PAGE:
Empire United Lines Co., Inc. v. Presniakovas et al

Filing 34

ORDER granting 10 Motion to Dismiss for Failure to State a Claim -- For the reasons set forth in the ATTACHED WRITTEN MEMORANDUM AND ORDER, Plaintiff's motion to voluntarily dismiss its claims is granted; Defendants' counterclaims are dismissed for failing to state a claim; and Defendants' requests for leave to replead and attorneys' fees are denied. The parties are admonished that the pursuit of any further non-meritorious litigation may result in the imposition of sanctions. The Clerk of the Court is directed to close this case. SO ORDERED by Chief Judge Dora Lizette Irizarry on 9/22/2017. (Irizarry, Dora)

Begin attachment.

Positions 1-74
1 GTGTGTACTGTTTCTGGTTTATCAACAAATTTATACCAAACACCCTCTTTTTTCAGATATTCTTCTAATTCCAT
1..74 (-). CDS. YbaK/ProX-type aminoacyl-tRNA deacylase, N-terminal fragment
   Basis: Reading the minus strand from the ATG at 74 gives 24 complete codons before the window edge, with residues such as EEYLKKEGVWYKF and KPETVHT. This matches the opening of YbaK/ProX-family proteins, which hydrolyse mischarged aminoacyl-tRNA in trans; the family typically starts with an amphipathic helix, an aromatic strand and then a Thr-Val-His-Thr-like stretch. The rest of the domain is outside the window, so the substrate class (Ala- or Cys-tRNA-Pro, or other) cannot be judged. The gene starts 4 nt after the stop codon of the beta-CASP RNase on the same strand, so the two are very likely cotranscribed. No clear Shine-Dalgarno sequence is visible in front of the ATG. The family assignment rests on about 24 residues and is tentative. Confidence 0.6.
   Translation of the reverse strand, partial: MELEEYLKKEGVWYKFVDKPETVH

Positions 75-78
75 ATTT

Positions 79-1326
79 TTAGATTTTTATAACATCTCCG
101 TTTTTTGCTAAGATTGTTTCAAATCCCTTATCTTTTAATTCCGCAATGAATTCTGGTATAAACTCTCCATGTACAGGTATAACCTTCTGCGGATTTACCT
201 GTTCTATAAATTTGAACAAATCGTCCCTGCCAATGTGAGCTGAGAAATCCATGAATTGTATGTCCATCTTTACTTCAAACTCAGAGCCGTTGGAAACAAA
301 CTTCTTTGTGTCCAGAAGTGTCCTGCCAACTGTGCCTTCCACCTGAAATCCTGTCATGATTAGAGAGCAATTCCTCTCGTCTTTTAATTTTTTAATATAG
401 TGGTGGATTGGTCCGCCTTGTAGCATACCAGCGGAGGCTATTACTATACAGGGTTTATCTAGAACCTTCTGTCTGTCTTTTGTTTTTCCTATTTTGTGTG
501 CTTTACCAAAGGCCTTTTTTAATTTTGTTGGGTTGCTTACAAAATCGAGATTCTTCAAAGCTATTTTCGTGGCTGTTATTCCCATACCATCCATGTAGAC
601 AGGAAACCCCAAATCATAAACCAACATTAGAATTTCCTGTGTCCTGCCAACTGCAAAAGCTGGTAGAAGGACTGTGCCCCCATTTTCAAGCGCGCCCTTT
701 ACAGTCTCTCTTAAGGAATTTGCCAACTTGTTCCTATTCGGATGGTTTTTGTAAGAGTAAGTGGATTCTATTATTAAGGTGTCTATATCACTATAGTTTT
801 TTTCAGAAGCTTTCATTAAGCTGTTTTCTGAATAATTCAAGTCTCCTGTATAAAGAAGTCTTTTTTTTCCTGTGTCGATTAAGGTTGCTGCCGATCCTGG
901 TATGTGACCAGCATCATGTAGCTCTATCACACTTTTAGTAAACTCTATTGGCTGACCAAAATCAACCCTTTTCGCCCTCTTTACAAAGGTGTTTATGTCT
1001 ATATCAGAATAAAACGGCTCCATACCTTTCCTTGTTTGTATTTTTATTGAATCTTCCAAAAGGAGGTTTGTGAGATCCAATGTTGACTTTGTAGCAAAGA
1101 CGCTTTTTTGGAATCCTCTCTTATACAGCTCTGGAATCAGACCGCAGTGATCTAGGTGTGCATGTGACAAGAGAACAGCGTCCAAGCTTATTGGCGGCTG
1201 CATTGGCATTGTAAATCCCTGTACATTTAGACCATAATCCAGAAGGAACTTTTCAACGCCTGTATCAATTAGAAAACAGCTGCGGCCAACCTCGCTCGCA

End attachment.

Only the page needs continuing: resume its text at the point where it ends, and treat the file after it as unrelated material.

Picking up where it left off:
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UNITED STATES DISTRICT COURT EASTERN DISTRICT OF NEW YORK ----------------------------------------------------------------x EMPIRE UNITED LINES CO., INC., : : Plaintiff, : : MEMORANDUM & ORDER -against: 15-CV-557 (DLI) (RER) : ANDREJUS PRESNIAKOVAS and BALTIC : AUTO SHIPPING, INC., : : Defendants. : ----------------------------------------------------------------x DORA L. IRIZARRY, Chief United States District Judge: Plaintiff Empire United Lines Co. Inc. (“Empire” or “Plaintiff”) filed this diversity action against Andrejus Presniakovas (“Presniakovas”) and Baltic Auto Shipping, Inc. (“Baltic”) (collectively, “Defendants”) on February 4, 2015, and advanced three causes of action: (1) breach of contract; (2) fraud in the inducement to contract; and (3) unjust enrichment. See Complaint (“Compl.”), Dkt. Entry No. 1. Defendants answered and brought two counterclaims against Empire: (1) fraud in the inducement to contract; and (2) civil conspiracy. See Answer & Counterclaims (“Answer”), Dkt. Entry No. 8; see also Def. Mem. of Law in Opp. to Pl. Mot. to Strike Aff. Defs. & Dism. Countercls. (“Strike Opp.”), Dkt. Entry No. 25 at 16-19 (characterizing the counterclaims contained in the Answer). There are three motions presently before the Court. The first motion, filed by Empire on March 19, 2015, sought to strike certain affirmative defenses under Federal Rule of Civil Procedure 12(f), dismiss both counterclaims under Rule 12(b)(6), and, in the alternative, secure a more definite statement as to the counterclaims under Rule 12(e). See Mem. of Law in Supp. of Mot. to Strike Aff. Defs. & Dism. Countercls. (“Strike Mot.”), Dkt. Entry No. 12. Defendants opposed. See Strike Opp. Empire did not file a reply brief. In the second motion, filed on May 18, 2015, Empire moved to voluntarily dismiss this action, without prejudice, pursuant to Federal Rule of Civil Procedure 41(a)(2). See Aff. of Jon Werner in Supp. of Mot. for Vol. Dismiss. (“Dism. Mot.”), Dkt. Entry No. 18. Defendants opposed this motion, requested leave to replead the counterclaims, and “cross-moved” 1 for attorneys’ fees. See Def. Mem. of Law in Opp. to Pl. Mot. for Vol. Dismiss. (“Dism. Opp.”), Dkt. Entry No. 20. Empire did not file any reply papers. For the reasons set forth below, Plaintiff’s motion to voluntarily dismiss its claims is granted; the counterclaims are dismissed; Plaintiff’s motions to strike affirmative defenses and for a more definite statement are denied as moot; Defendants’ requests for leave to replead and attorneys’ fees are denied; and this proceeding is terminated. BACKGROUND I. FACTUAL ALLEGATIONS IN PLAINTIFF’S COMPLAINT Empire is a maritime non-vessel common carrier that purchases space on commercial ships and resells that space to its customers. Compl. at ¶ 6. Presniakovas is the president of Baltic which, in turn, regularly purchased space from Empire in order to export vehicles from the United States. Id. at ¶¶ 3, 7-8. Over the course of approximately two years, from 2009 to 2011, Empire arranged to transport hundreds of Baltic’s shipments. Id. at ¶ 8. In October 2010, Presniakovas personally met with Michael Hitrinov (“Hitrinov”), Empire’s president, at a café in Brooklyn, New York, to secure a loan. 2 Id. at ¶ 9-10. Under the terms of the Loan Agreement (“Agreement”) prepared by Presniakovas, Empire would lend him $200,000.00, for the term of one month, at a monthly interest rate of one percent. Id. at ¶¶ 11-12; 1 Defendants did not file a notice of motion as to their request for attorneys’ fees. 2 The parties dispute the characterization of the loan. Plaintiff alleges that the loan was personal and meant to assist Presniakovas in purchasing a home. See Compl. at ¶ 10. Defendants allege that the loan was meant to “assist[] Baltic with its cash flow” for November 2010. Answer at p. 7. Given the procedural posture of this case, the purpose of the transaction is inconsequential. 2 See also Loan Agreement (“Pl. Ex. A”), Dkt. Entry No. 1-1. The collateral offered for the loan was the cargo owned by Baltic (i.e., cars and shipping containers), but physically possessed by Empire at the time of contract. See Compl. at ¶ 13; Pl. Ex. A. Empire transmitted the funds to Baltic via a wire transfer on November 3, 2010. Compl. at ¶ 17; See also Wire Transfer Confirm. (“Pl. Ex. B”), Dkt. Entry No. 1-2. After the parties engaged in some limited discovery, Empire “discovered that the principal amount of the loan, had in fact been repaid,” determined that it no longer had any viable claims, and moved to voluntarily dismiss this proceeding without prejudice. Dism. Mot. at ¶ 9. II. FACTUAL ALLEGATIONS IN DEFENDANTS’ COUNTERCLAIMS According to Defendants, Empire offered a $200,000.00 loan to Baltic for the purpose of assisting with the latter’s “cash flow” in November 2010. Answer at p. 7. Baltic relied upon this representation and accepted the loan. Id. However, Defendants allege that Empire’s “true purpose” was not to assist Baltic, but rather, to try and collect the debt owed on the loan twice. Id. This litigation is proof of the alleged plot. Id. The scheme was a common objective pursued by Empire, Hitrinov, and an Empire employee, Yuliya Mikhalkevich. Id. at p. 8. III. THE PARTIES’ HISTORY OF LITIGATION The history of litigation between the parties in this case tells the story of a business relationship gone sour. In the years that have passed between the loan being made and this case being filed, the parties have become litigious adversaries. In 2011, Baltic brought suit against Hitrinov and Empire in the United States District Court for the District of New Jersey (“DNJ”) for, inter alia, breach of contract, breach of fiduciary duty, conversion, and civil conspiracy (“2011 Action”). See Baltic Auto Shipping, Inc. v. Hitrinov, No. 11-CV-6908 (FSH) (PS), Dkt. Entry No. 3 1 (D.N.J.). That case was dismissed by stipulation between the parties two weeks after the action was filed. Id., Dkt. Entry No. 4. On November 28, 2014, Baltic initiated another action against Plaintiff before the Federal Maritime Commission (“FMC”) claiming that Empire had violated the Shipping Act of 1984 (“FMC Action”). See Baltic Auto Shipping, Inc. v. Hitrinov, F.M.C. No. 14-16, Doc. Entry No. 1. Shortly after the FMC Action was filed, Plaintiff brought suit in the DNJ, claiming that Baltic violated the terms of the 2011 Action’s settlement agreement by filing the FMC Action (“2015 Action”). See Empire United Lines Co., Inc. v. Baltic Auto Shipping, Inc., No. 15-CV-355 (CCC) (MF), Dkt. Entry No. 1 (D.N.J.). The 2015 Action was terminated by settlement in June 2016. Id., Dkt. Entry No. 72. The FMC Action was dismissed, in part, by an April 21, 2017 decision that granted Baltic’s request to withdraw its exceptions to the FMC and discontinue the action. See Baltic Auto Shipping, Inc., F.M.C. No. 14-16, Doc. Entry No. 94. The only remaining question pending before the FMC is whether attorneys’ fees will be awarded. Id. So far as the Court is aware, this litigation is the only other case between the parties. DISCUSSION I. PLAINTIFF’S MOTION TO VOLUNTARILY DISMISS ITS COMPLAINT WITHOUT PREJUDICE “Once a defendant has answered a complaint, a plaintiff may no longer dismiss [its] suit as of right.” D’Alto v. Dahan Cal., Inc., 100 F.3d 281, 283 (2d Cir. 1996). Rather, at this juncture, the decision as to whether Empire may dismiss its action lies within the discretion of the Court. See Zagano v. Fordham Univ., 900 F.2d 12, 14 (2d Cir. 1990). In pertinent part, Federal Rule of Civil Procedure 41(a)(2) states: Except as provided in Rule 41(a)(1), an action may be dismissed at the plaintiff's request only by court order, on terms that the court considers proper. If a defendant has pleaded a counterclaim before being served with the plaintiff's motion to dismiss, the action may 4 be dismissed over the defendant's objection only if the counterclaim can remain pending for independent adjudication. Of course, when counterclaims are compulsory, as they are here, the Court may retain jurisdiction over the counterclaims, even if the plaintiff’s claims are dismissed. See Ascentive, LLC v. Opinion Corp., No. 10-CV-4433 (ILG) (SMG), 2012 WL 1569573, at *3 (E.D.N.Y. May 3, 2012) (internal citations omitted). As such, the counterclaims could remain for independent adjudication. In applying Rule 41(a)(2), the Second Circuit Court of Appeals has noted the existence of two “lines of authority” as to when “dismissal without prejudice might be improper.” Kwan v. Schlein, 634 F.3d 224, 230 (2d Cir. 2011) (internal citations and quotation marks omitted). Under the first line of cases, “dismissal would be improper if the defendant would suffer some plain legal prejudice other than the mere prospect of a second lawsuit.” Id. (internal citations and quotation marks omitted). Here, dismissal under this line of authority would be proper, as Defendants make no argument about prejudice aside from citing the possibility that they might be subject to a duplicative action at some point in the future. See Dism. Opp. at 2-3. As for the second line of cases, the Court weighs the “Zagano factors,” which are: (1) the plaintiff's diligence in bringing the motion, (2) any undue vexatiousness on the plaintiff's part, (3) the extent to which the suit has progressed, including the defendant's efforts and expense in preparation for trial, (4) the duplicative expense of relitigation, and (5) the adequacy of the plaintiff's explanation for the need to dismiss. Id. at 230 (quoting Zagano, 900 F.2d at 14). The majority of these factors favor Plaintiff. Empire diligently brought its motion to dismiss. “When assessing a plaintiff’s diligence, courts consider the length of time the action has been pending.” In re Bank of Am. Mortg. Serv’g S’holder Derivative Litig., No. 11-CV-2475 (WHP), 2012 WL 1506271, at *2 (S.D.N.Y. Apr. 4, 2012) (internal citations and quotation marks omitted). Here, Plaintiff’s motion was made little 5 more than three months after the action was filed, and approximately one month after it determined its claims were meritless. See Dism. Mot. at ¶¶ 8-9. In acting so efficiently and quickly to terminate its claims, Plaintiff was diligent. See Kwan, 634 F.3d at 231 (defendants were diligent in moving to dismiss their counterclaims three months after plaintiff’s claims were dismissed); Catanzano v. Wing, 277 F.3d 99, 110 (2d Cir. 2001) (finding that “plaintiffs were not dilatory in bringing the motion but did so in order to facilitate an end of litigation”). The vexatiousness is neutral as to Plaintiff’s motion. “In cases where there is no evidence to suggest that the case was brought to harass the defendant, or that a plaintiff had ill-motive, dismissal without prejudice is favored.” Staten Is. Terminal LLC v. Elberg, No. 11-CV-3262 (RRM) (LB), 2012 WL 1887126, at *4 (E.D.N.Y. May 23, 2012) (internal citations and quotation marks omitted). Although the case might have been avoided had Plaintiff been more cautious in its review of its own bank records before filing suit, the Court is not convinced that Plaintiff’s motive in bringing suit was improper. Furthermore, while Defendants submit copies of messages between counsel concerning other proceedings in other forums, there is nothing in those messages that necessarily indicates that this case was brought in bad faith. See Aff. of Marcus A. Nussbaum in Opp. to Pl. Mot. for Vol. Dism. (“Nussbaum Aff.”), Dkt. Entry No. 20-1 at pp. 11-16, 20-21, 36-37. If anything, Defendants’ own submissions reveal that they share responsibility for the very existence of this litigation. See discussion infra. The three remaining factors favor granting Plaintiff’s motion. With respect to expense of the suit, at the time of the motion, there is “no indication that the parties have expended efforts or expense in preparing for trial as there is no pre-trial order, no trial date has been set, and,” no depositions had been held. Fox Indus., Inc. v. Gurovich, No. 03-CV-5166 (SJF) (WDW), 2009 WL 393949, at *5 (E.D.N.Y. Feb. 17, 2009). In fact, Defendants take the position that discovery 6 is not yet complete. 3 See Def. Nov. 23, 2015 Ltr., Dkt. Entry No. 27. The Court also finds that there is no serious prospect of duplicating litigation expenses, as there is little chance that Empire could relitigate its claims. Plaintiff has admitted that the loan has been repaid, but for a “modest amount” that it no longer wishes to pursue. Dism. Mot. at ¶ 9. Assuming that Plaintiff could find a way to retract that representation, it also would now contend with the applicable statutes of limitations. See N.Y. C.P.L.R. § 213. Furthermore, even if Plaintiff could overcome its representation and the hurdles potentially created by the statutes of limitations, it appears that the effort expended in this litigation easily could be applied in any future proceeding concerning the existence and repayment of the loan. See Steward v. Womack Material Handling Sys., Inc., No. 06-CV-1648 (LDW) (ETB), 2009 WL 4891808, at *4 (E.D.N.Y. Dec. 11, 2009). Based upon the foregoing, Plaintiff’s request is meritorious under either “line of authority.” Accordingly, Empire’s motion for voluntary dismissal pursuant to Rule 41(a)(2) is granted. Moreover, as a result of the voluntary dismissal, Plaintiff’s motion to strike certain affirmative defenses to the claims is denied as moot. II. PLAINTIFF’S MOTION TO DISMISS DEFENDANTS’ COUNTERCLAIMS “In deciding a motion to dismiss a counterclaim for failure to state a claim pursuant to Rule 12(b)(6) of the Federal Rules of Civil Procedure, the Court must accept the allegations in the counterclaim as true and draw all reasonable inferences in the counterplaintiff's favor.” Mercer Capital, Ltd. v. U.S. Dry Cleaning Corp., No. 08-CV-5763 (LTS) (JCF), 2009 WL 2163598, at *3 (S.D.N.Y. July 21, 2009) (internal citations omitted). “To survive a motion to dismiss, [the counterclaim] must contain sufficient factual matter, accepted as true, to ‘state a claim to relief that is plausible on its face.’” Ashcroft v. Iqbal, 556 U.S. 662, 678 (2009) (quoting Bell Atl. v. 3 Pursuant to the Case Management Plan, all discovery was to be completed by September 25, 2015. See Case Mgmt. Plan, Dkt. Entry No. 19. 7 Twombly, 550 U.S. 544, 570 (2007)). “[W]here the well-pleaded facts do not permit the court to infer more than the mere possibility of misconduct, the complaint . . . has not shown . . . that the pleader is entitled to relief.” Ashcroft, 556 U.S. at 679 (citations and internal quotations omitted). A counterclaim does not “suffice if it tenders ‘naked assertions’ devoid of ‘further factual enhancement.’” Id. (quoting Twombly, 550 U.S. at 557). The pleader’s “obligation to provide the grounds of his entitlement to relief requires more than labels and conclusions, and a formulaic recitation of the elements of a cause of action will not do.” Twombly, 550 U.S. at 555 (internal citations and quotation marks omitted). A. Counterclaim One: Fraudulent Inducement to Contract In order to state a claim for fraudulent inducement to contract under New York State law, one must allege “(1) a representation of material fact, (2) which was untrue, (3) which was known to be untrue or made with reckless disregard for the truth, (4) which was offered to deceive another or induce him to act, and (5) which that other party relied on to its injury. Aetna Cas. & Surety Co. v. Aniero Concrete Co., Inc., 404 F.3d 566, 580 (2d Cir. 2005) (citing Helmsley-Spear v. Westdeutsche Landesbank, 692 F. Supp. 194, 203 (S.D.N.Y. 1988)). The misrepresentation upon which the complainant allegedly relied must concern a then-present fact, not future intent, and must be “collateral or extraneous” to the terms of the enforceable agreement between the parties. See Trionic Assocs., Inc. v. Harris Corp., 27 F. Supp.2d 175, 182-83 (E.D.N.Y. 1998) (internal citations omitted). In addition to meeting the elements for stating the claim under New York State law, pursuing a claim for fraudulent inducement in this forum means that it also must meet the heightened pleading requirements of Federal Rule of Civil Procedure 9(b). Aetna Cas. & Surety Co., 404 F.3d at 580 (citing Luce v. Edelstein, 802 F.2d 49, 54 (2d Cir.1986)). Under Rule 9(b), a claim must “(1) specify the statements that the plaintiff contends were fraudulent, (2) identify the 8 speaker, (3) state where and when the statements were made, and (4) explain why the statements were fraudulent.” Kardovich v. Pfizer, Inc., 97 F. Supp.3d 131, 136-37 (E.D.N.Y. 2015) (quoting Mills v. Polar Molecular Corp., 12 F.3d 1170, 1175 (2d Cir. 1993)). Defendants allege Empire’s president claimed that the purpose of the loan was to “assist[] Baltic with its cash flow for the month of November of 2010.” Answer at p. 7. Without explaining what the money was actually used for, Defendants claim that they relied upon this stated purpose. Id. Yet, despite this claim, Defendants allege that, in actuality, the “true purpose in offering the loan was to attempt to collect twice for the same amount,” as evidenced by the present suit. Id. Without addressing the sufficiency of the factual allegations, even if the Court accepts the allegation that the grantor possessed a furtive intent to try and collect twice the amount owed on the loan, Defendants’ counterclaim for fraudulent inducement to contract must be dismissed because it seeks redress for an alleged bad intent, not for a misrepresentation of present material fact. See Mexican Hass Avocado Importers Assoc. v. Preston/Tully Grp. Inc., 838 F. Supp.2d 89, 98 (E.D.N.Y. 2012) (“Insincere promises of future performance under a contract . . . are not collateral or extraneous and are insufficient to allege fraud.”) (internal citations omitted); LaRoss Partners, LLC v. Contact 911 Inc., 874 F. Supp.2d 147, 164 (E.D.N.Y. 2012) (“[A]n insincere promise of future performance under a contract . . . is insufficient to allege fraud.”) (internal citations omitted); Zinter Handling, Inc. v. Gen. Elec. Co., No. 04-CV-500 (GLS) (DRH), 2005 WL 1843282, at *6 (N.D.N.Y. Aug. 2, 2005) (allegation that the party entered into a contract without the intent to perform does not support a claim for fraud) (internal citations omitted); Trionic Assocs., Inc., 27 F. Supp.2d at 182-83 (internal citations omitted); Hudson Optical Corp. v. Cabot Safety Corp., 971 F. Supp. 108, 109 (E.D.N.Y. 1997) (internal citations omitted). 9 B. Counterclaim Two: Civil Conspiracy As for the remaining counterclaim, “a plaintiff must demonstrate the primary tort, plus the following four elements: (1) an agreement between two or more parties; (2) an overt act in furtherance of the agreement; (3) the parties’ intentional participation in the furtherance of a plan or purpose; and (4) resulting damage or injury.” NorGuard Ins. Co. v. Lopez, No. 15-CV-5032 (DRH) (AYS), 2017 WL 354209, at *14 (E.D.N.Y. Jan. 24, 2017) (internal citations and quotation marks omitted). In stating a claim of civil conspiracy under New York State law, while a plaintiff need not meet the “rigorous requirements of Rule 9(b),” Medtech Prods. Inc. v. Ranir, LLC, 596 F. Supp.2d 778, 794 (S.D.N.Y. 2008) (internal citations omitted), it nevertheless must provide “specific allegations, including the times, facts, and circumstances of the alleged conspiracy. Am. Bldg. Maint. Co. of New York v. ACME Prop. Servs., Inc., 515 F. Supp.2d 298, 318 (N.D.N.Y. 2007) (internal citations omitted). Although it was unclear on the face of the pleading, Defendants argue that the predicate tort underlying the claim for civil conspiracy is fraudulent inducement to contract. See Strike Opp. at 18-19. Even assuming that the pleading clearly identifies fraudulent inducement to contract as the initial tort, the counterclaim for civil conspiracy must be dismissed because Defendants fail to state a claim for fraudulent inducement to contract. See McCall v. Chesapeake Energy Corp., 509 F. App’x 62, 65 (2d Cir. 2013) (explaining that since “the claims that could have provided a basis for the civil conspiracy claim were dismissed, [the civil conspiracy claim] must also fail as a matter of law”); Alexander & Alexander of N.Y., Inc. v. Fritzen, 68 N.Y.2d 968, 969 (1986) (“Allegations of conspiracy are permitted only to connect the actions of separate defendants with an otherwise actionable tort.”) (internal citations omitted). Consequently, Plaintiff’s motion for a more definite statement as to the counterclaims is denied as moot. 10 III. DEFENDANTS’ MOTION FOR LEAVE TO REPLEAD In passing, Defendants ask that, “in the event the Court finds the . . . pleading defective as to any cause of action against plaintiff,” they be granted leave to replead their counterclaims. Strike Opp. at 19-20. According to Federal Rule of Civil Procedure 15(a)(2), “The court should freely give leave when justice so requires.” However, “the district court has discretion whether or not to grant leave to amend, and its discretion is not subject to review on appeal except for abuse of discretion.” Ruffolo v. Oppenheimer & Co., 987 F.2d 129, 131 (2d Cir. 1993) (internal citations and quotation marks omitted). “Where it appears that granting leave to amend is unlikely to be productive . . . it is not an abuse of discretion to deny leave to amend.” Id. (internal citations omitted). In making this request, Defendants solely rely on the Second Circuit Court of Appeals’ decision in Official Publ’ns, Inc. v. Kable News Co., 884 F.2d 664 (2d Cir. 1989). See Strike Opp. at 19-20. In that case, the Circuit reversed that portion of the district court’s opinion that denied the plaintiff’s request for leave to replead its RICO claim. Kable News Co., 884 F.2d at 668-69. In examining the complaint, the Circuit noted that “[a] reading of the amended complaint and accompanying submissions leads us to conclude that plaintiff’s RICO claim is at least potentially viable.” Id. at 668. As for the application of Rule 15(a), the Circuit observed that, when claims are dismissed as deficient under Rule 9(b), as they were in that case, “leave to amend is usually afforded.” Id. at 669 (internal citations and quotation marks omitted). Defendants’ reliance on this case is flawed, as the facts in Kable News Co. are readily distinguishable from the situation currently before this Court for two reasons. First, Defendants’ counterclaims were dismissed for fatal flaws in the underlying theories of liability, not the sufficiency of the factual allegations. See 11 discussion supra. Second, and perhaps more importantly, given the basis for dismissal of the counterclaims, the Court does not believe that either of them are “at least potentially viable.” As for the application of Federal Rule of Civil Procedure 15(a)(2), Defendants have not given any indication as to what would change in an amended pleading or how any additional information or allegations would overcome the infirmities of their counterclaims. Indeed, Defendants did not even file a proposed amended pleading for the Court’s review. See Rosendale v. Iuliano, 67 F. App’x 10, 14 (2d Cir. 2003) (“Without a proposed pleading, the district court could not determine whether [the plaintiff’s] claim could survive a motion to dismiss, whether it was futile, or whether it was frivolous.”) (internal citation omitted); State Trading Corp. of India, Ltd. v. Assuranceforeningen Skuld, 921 F.2d 409, 418 (2d Cir. 1990) (failing to submit a proposed amended pleading “indicates lack of diligence and good faith”) (internal citation omitted). Since Defendants have failed to submit a proposed pleading for the Court’s review or provide any indication that additional facts or repleading would overcome the above-referenced failings, the request for leave to replead the counterclaims is denied. IV. DEFENDANTS’ MOTION FOR ATTORNEY’S FEES Finally, in a slipshod application, without supplying any documentation to substantiate their claim, Defendants wedge a request for an award of “well over $35,000 [spent] in defending the case” into their opposition papers. See Dism. Opp. at 8-9. The failure to provide any documentation, alone, demands that the request be denied. See New York State Ass’n for Retarded Children, Inc. v. Carey, 711 F.2d 1136, 1148 (2d Cir. 1983) (“Hereafter, any attorney . . . who applies for court-ordered compensation in this Circuit for work done . . . must document the application with contemporaneous time records.”). However, even if Defendants had submitted the appropriate records, this Court still would not be inclined to grant the application. Without 12 minimizing any conduct on Plaintiff’s part, looking solely at Defendants’ behavior, the Court finds that awarding attorneys’ fees to Defendants would be neither proper nor equitable. In addition to dismissing the counterclaims for failure to state a claim and denying the incomplete request for leave to replead those counterclaims, the Court previously denied Defendants’ two frivolous motions for sanctions under Federal Rule of Civil Procedure 11. See Aug. 30, 2016 Min. Entry. Beyond these failings, one factual item is particularly noteworthy: Defendants’ counsel admits that he received an e-mail from Plaintiff’s counsel asking for “confirmation that the loan had been repaid.” Dism. Opp. at 5. Indeed, the e-mails submitted by Defendants bear out that Defendants’ counsel was asked twice, on December 19, 2014 and on January 12, 2015, for documentation proving that the subject loan was repaid. See Nussbaum Aff. at p. 23. In response to the messages, in the words of defense counsel, he affirmatively “ignored” those requests. Nussbaum Aff. at p. 3; See also Dism. Opp. at 5. Instead of staving off needless litigation between litigious parties, Defendants’ counsel chose to risk it by ignoring the messages. In the circumstances of this case, the Court finds that both sides of the dispute own this quagmire, and neither shall be free of the consequences of needlessly taking combative postures and failing to act reasonably. The motion for attorneys’ fees is denied and each party is to bear its own costs. 13 CONCLUSION For the reasons stated above, Empire’s motion to voluntarily dismiss its claims is granted, Defendants’ counterclaims are dismissed for failing to state a claim, and Defendants’ requests for leave to replead and attorneys’ fees are denied. The parties are admonished that the pursuit of any further non-meritorious litigation may result in sanctions. SO ORDERED Dated: Brooklyn, New York September 22, 2017 /s/ DORA L. IRIZARRY Chief Judge 14